Father Porter’s work is characterized by the dual emphasis in his education on history and theology.
As a member of the Department of Systematic Theology, Father Porter teaches courses that treat of such core dogmatic themes as Christology (the person and work of Jesus), Ecclesiology (the Church's origin and nature) and Christian Anthropology (the Christian perspective on human being, its origin, nature and destiny). He also offers from time to time elective courses in The History and Theology of the Reformation and The History and Theology of Priesthood. Father Porter's work is characterized by the dual emphasis in his education on history and theology. More precisely, he received his grounding in Thomistic theology at the Dominican House of Studies in Washington, DC, and a broader ecumenical sensitivity from his studies at the non-denominational Oberlin School of Divinity at Vanderbilt University in Nashville, Tennessee, where he majored in the History of Christian Thought. This broad theological background is one of the reasons he served for many years on the Archdiocese of Newark's Ecumenical Commission. His background in the arts (a B.A. in English Literature and an M.A. in Comparative Literature and as a student of both the violin and voice) enables him to offer from time to time an elective called Christ and Culture: Christian Themes in Art, Music, Literature and Film. Father Porter has traveled extensively to visit historic sites of Judaism and Christianity. In addition to observing first-hand the religious heritage of Italy and the Vatican, he has traveled to Israel (Jerusalem, Galilee and Judea); in France, he has chanted with the monks of Solesmes, climbed Mont Saint-Michel, gazed at the windows of the cathedral at Chartres and enjoyed a dinner in Paris at Chef Alain Passard's L'Arpège (where the servings surely rivaled the faire Zacchaeus set forth when he hosted the famous Preacher from Nazareth); in England, he venerated Becket at Canterbury, traced the final steps of Thomas More and sat before the pulpit from which Newman preached at Oxford; at Dublin's Glasneven, he prayed at the graves of Irish patriots; in Zurich's Fraümunster, he witnessed the effects of the Reformation; in Turkey, he followed the footsteps of Saint Paul and stood before the pulpit from which Chrysostom preached in Sancta Sophia; in China, he traced the steps of the Jesuit missionary Matteo Ricci; in Mexico, he prayed at Guadalupe; and in Spain's Escorial, he sat in contemplative silence. At St. Petersburg, Russia, he prayed before the icon of the Virgin of Kazan. In Copenhagen, he walked the streets once trod by that other "melancholy Dane," Søren Kierkegaard. At this time, Father Porter serves as an assessor and examiner for the U.S. Bishops Conference's Pastoral Provision. He was appointed Director of the Seminary Library on July 1, 2004.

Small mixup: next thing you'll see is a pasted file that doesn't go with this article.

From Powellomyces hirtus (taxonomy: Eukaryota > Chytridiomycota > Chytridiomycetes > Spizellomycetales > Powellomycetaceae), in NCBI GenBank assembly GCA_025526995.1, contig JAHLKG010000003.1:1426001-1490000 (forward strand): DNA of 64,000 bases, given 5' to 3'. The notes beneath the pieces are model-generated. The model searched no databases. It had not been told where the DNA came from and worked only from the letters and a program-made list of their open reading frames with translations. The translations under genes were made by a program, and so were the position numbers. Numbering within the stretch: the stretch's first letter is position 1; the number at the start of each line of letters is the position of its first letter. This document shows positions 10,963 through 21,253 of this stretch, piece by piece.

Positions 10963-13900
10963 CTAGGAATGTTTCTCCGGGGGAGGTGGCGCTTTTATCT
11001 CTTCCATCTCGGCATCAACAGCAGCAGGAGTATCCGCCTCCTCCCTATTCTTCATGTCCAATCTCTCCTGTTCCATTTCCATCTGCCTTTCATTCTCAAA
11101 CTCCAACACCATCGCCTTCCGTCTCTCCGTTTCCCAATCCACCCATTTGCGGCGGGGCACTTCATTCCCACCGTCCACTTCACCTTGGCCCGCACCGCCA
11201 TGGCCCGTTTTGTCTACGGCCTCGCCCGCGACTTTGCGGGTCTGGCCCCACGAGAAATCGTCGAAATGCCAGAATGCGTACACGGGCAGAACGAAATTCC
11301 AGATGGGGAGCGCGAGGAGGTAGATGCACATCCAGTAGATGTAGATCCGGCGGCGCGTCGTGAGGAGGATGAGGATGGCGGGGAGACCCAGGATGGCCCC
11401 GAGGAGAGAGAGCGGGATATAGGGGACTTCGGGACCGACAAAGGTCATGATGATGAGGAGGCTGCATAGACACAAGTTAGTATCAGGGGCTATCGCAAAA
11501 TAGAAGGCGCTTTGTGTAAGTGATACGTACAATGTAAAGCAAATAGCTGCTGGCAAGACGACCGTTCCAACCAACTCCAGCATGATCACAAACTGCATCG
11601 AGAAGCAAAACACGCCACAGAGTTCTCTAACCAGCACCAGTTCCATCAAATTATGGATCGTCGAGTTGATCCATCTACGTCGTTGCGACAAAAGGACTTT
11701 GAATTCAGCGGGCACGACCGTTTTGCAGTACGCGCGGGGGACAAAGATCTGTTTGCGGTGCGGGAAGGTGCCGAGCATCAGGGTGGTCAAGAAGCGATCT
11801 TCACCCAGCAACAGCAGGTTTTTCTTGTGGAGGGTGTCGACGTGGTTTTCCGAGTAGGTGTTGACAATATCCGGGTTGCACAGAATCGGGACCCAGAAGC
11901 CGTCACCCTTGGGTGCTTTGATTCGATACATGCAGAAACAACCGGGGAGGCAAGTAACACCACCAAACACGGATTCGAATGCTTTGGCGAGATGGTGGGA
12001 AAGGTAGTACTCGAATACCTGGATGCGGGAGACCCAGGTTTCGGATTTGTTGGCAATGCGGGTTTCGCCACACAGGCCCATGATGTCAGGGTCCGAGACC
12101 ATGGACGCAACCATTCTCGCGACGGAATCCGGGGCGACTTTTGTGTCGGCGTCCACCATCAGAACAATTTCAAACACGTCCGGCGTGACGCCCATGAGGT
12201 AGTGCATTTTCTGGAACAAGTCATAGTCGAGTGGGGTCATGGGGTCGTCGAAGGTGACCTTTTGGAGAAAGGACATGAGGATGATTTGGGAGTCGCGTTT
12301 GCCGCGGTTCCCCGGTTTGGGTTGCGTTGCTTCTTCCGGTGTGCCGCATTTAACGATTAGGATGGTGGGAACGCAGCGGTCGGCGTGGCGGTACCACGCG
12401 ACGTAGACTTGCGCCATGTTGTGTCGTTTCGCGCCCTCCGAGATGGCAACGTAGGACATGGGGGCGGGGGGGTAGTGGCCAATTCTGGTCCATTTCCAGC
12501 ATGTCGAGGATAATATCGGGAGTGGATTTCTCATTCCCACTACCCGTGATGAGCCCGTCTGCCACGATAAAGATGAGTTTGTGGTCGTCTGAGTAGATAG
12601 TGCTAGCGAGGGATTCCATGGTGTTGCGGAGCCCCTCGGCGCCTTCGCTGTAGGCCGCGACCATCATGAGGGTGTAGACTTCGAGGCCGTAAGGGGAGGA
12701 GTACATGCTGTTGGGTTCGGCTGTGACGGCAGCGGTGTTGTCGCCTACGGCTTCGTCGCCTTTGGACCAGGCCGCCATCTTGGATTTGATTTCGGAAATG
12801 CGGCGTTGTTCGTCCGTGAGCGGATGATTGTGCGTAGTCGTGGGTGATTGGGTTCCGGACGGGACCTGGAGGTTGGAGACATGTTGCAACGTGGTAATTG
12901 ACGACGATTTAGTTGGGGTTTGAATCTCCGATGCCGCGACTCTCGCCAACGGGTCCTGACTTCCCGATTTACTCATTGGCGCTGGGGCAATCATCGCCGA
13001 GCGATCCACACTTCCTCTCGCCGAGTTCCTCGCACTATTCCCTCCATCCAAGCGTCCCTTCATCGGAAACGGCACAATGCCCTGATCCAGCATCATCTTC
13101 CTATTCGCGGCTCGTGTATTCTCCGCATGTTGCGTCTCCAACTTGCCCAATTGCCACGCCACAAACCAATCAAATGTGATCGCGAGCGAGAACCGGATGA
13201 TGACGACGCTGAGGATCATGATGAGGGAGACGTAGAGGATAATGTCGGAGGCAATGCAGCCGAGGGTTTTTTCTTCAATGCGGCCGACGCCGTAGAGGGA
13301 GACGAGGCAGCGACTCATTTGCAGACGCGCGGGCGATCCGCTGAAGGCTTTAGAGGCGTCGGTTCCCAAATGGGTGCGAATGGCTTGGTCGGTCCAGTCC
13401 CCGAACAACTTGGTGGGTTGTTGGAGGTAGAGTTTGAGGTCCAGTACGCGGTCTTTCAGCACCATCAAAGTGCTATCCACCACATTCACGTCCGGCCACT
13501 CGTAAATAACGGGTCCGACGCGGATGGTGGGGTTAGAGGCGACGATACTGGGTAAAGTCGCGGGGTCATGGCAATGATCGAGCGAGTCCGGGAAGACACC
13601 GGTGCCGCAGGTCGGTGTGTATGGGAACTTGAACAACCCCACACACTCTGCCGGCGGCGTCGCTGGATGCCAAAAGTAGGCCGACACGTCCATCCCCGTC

- Ph.D., M.A., Vanderbilt University
- S.T.L., S.T.B., Pontifical Faculty of the Dominican House of Studies
- M.A., Brown University
- B.A., Providence College
- Father Porter's essays have appeared in theological quarterlies such as Theological Studies, The Thomist, Gregorianum, Communio, The Jurist and American Benedictine Review and in the pastoral journals The Bible Today, The Saint Austin Review and Homiletic and Pastoral Review as well as in such magazines as Crisis, The Priest and New Oxford Review.
- Father Porter has been the recipient of several grants from the Seton Hall University Research Council and of the Provost's Award for Publication.